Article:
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Why do restaurants serve bread..? - Page 3

post #31 of 59
to soak up the sauces.

Think KFC - instead of finger lickin' good, the sauces are bread/roll soakin' good.
post #32 of 59
Quote:
Originally Posted by romafan View Post
I think your wife is correct as far as Italians are concerned. Italo-american = bread +pasta. I also like to sop up good sauce w/ some bread (vongele, ftw!)

I think that my distributor at the time was a peasant from sicaly, and he taught me bad manners. but I still love soping up sauces with bread.
post #33 of 59
If you are really hungry and jump directly to the heavier food you might develop a huge pain. However, if you eat bread it will prepare you to the main meal so that you don't eat on an empty stomach.
post #34 of 59
Quote:
Originally Posted by cuffthis View Post
to soak up the sauces.

Think KFC - instead of finger lickin' good, the sauces are bread/roll soakin' good.

This is my position as well.
I'm not nearly as gentlemanly as the iGents.
post #35 of 59
In America it has basically turned into something cheap which the customer can still appreciate. Customer's think of it as a free appetizer while the restaurant paid less than 35c per table for it. It reduces the complaint of "dagummit Ennis, this place has small portions!" It typically doesn't reduce how much the table orders because patrons order while still hungry, or even before the bread arrives in many cases. And you know how Murricans love to take shit home in a bag because "dagummit we are so full rot now!" As for whether it is served in Europe, I honestly don't remember if it was brought out in restaurants I went to in Germany, France and England. I didn't go to any michelin type places though.
post #36 of 59
Quote:
Originally Posted by Bouji View Post
As far as I know, I cannot say that many Italians eat potatoes.
Ever heard of gnocchi? (Side note: I've yet to meet an American who pronounces this correctly.) EDIT: late.
Quote:
Originally Posted by globetrotter View Post
I think that my distributor at the time was a peasant from sicaly, and he taught me bad manners. but I still love soping up sauces with bread.
My entire family does it and they're all native Italians dell'Abruzzo. As for pane e coperto: it's just marked in Italy like gratuity is sometimes here. Italians generally don't give la mancia at most places so there's extra charges.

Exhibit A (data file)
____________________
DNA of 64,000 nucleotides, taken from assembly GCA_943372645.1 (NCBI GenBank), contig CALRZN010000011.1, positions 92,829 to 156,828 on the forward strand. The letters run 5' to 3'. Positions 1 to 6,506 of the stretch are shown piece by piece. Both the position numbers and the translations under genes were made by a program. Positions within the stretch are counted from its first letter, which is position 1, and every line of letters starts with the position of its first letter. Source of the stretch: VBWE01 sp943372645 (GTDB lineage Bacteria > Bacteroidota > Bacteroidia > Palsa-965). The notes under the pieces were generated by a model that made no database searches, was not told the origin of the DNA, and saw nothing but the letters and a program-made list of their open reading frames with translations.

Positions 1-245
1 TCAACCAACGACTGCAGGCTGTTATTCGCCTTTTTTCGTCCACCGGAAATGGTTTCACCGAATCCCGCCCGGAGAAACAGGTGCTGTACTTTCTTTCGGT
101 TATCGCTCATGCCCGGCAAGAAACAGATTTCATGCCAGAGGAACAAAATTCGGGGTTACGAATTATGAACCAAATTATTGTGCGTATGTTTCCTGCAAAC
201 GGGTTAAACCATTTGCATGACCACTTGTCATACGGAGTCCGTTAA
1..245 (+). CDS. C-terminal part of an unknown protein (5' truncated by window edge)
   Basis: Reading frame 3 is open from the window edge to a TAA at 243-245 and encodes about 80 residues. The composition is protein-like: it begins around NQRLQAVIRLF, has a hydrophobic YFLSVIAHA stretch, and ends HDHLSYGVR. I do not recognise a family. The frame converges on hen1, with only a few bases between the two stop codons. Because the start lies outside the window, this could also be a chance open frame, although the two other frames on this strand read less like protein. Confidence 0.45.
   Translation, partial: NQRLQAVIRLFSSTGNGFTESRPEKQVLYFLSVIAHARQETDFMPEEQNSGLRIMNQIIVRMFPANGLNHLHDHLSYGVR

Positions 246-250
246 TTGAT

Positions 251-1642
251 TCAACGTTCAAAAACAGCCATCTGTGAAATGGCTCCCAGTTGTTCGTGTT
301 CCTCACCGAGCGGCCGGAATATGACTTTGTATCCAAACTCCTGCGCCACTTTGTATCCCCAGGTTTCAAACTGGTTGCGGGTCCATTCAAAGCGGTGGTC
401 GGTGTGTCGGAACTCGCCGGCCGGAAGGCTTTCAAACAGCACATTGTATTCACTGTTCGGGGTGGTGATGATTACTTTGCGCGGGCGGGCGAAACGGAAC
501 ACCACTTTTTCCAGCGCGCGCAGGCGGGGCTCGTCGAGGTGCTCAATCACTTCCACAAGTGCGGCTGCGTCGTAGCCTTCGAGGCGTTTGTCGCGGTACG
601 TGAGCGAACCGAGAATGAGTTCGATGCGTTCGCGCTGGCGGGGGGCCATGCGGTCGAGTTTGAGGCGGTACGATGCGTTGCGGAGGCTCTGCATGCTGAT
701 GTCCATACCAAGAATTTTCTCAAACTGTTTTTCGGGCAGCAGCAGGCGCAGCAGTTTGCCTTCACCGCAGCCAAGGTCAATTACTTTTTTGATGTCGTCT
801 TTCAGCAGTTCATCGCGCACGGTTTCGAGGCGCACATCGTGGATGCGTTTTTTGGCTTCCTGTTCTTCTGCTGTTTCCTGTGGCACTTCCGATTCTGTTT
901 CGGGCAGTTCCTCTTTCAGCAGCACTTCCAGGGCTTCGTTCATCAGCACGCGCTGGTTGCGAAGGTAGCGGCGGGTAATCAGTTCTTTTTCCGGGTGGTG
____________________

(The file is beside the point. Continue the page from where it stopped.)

post #37 of 59
Quote:
Originally Posted by why View Post
Ever heard of gnocchi?

(Side note: I've yet to meet an American who pronounces this correctly.)

Nyo-key, right?

post #38 of 59
Quote:
Originally Posted by Bouji View Post
........

So I next time I go to Alain Ducasse, I will sit down and expect nothing but good ordinary claret, pain de menage and some Roquefort?

WTF?


I think Waitrose has a sort of house wine called "Good Ordinary Claret". Tried it?

K
post #39 of 59
And here I thought bread was a vehicle to eat salted butter. Mmmmmmmm. Salted Butter.
post #40 of 59
Thread Starter 
Quote:
Originally Posted by VKK3450 View Post
I think Waitrose has a sort of house wine called "Good Ordinary Claret". Tried it?

K

At its price, I love it.

Do you know its a rip off of Berry Brothers and Rudd's 'House' wine?
post #41 of 59
Thread Starter 
Quote:
Originally Posted by why View Post
Ever heard of gnocchi?

(Side note: I've yet to meet an American who pronounces this correctly.)

EDIT: late.

Sure, Gnocci is a primi, and the contorni may not include starch.

So, my point stands, an Italian meal without a primi and a tradtional contorni would not include carbs/starch; hence bread may be needed.
post #42 of 59
Quote:
Originally Posted by Bouji View Post
It seems like this is expected and never questioned.

In certain cases I can see the reason,

Central/South Asian cuisine- Unless you're eating rice, that is what the food is eaten with; unlike western cuisine, in these cuisines its used 'to scoop it up', not accompany.
Italian cuisine - If you don't have a 'primi' then the meal can lack carbs and not be filling.

As far as French/British/American/Spanish/German/Fusion/Haute/whatever cuisine goes, I really cannot understand the concept of bread...


so you can make a sandwich with it
post #43 of 59
So that everyone can "break bread". Plus bread is one of the oldest foods that just about every culture has.
post #44 of 59
I always thought it was the french who did not eat a meal without bread.
post #45 of 59
Quote:
Originally Posted by Bouji View Post
At its price, I love it.

Do you know its a rip off of Berry Brothers and Rudd's 'House' wine?

Didn't know that. I'll have to try the BBR one.

K
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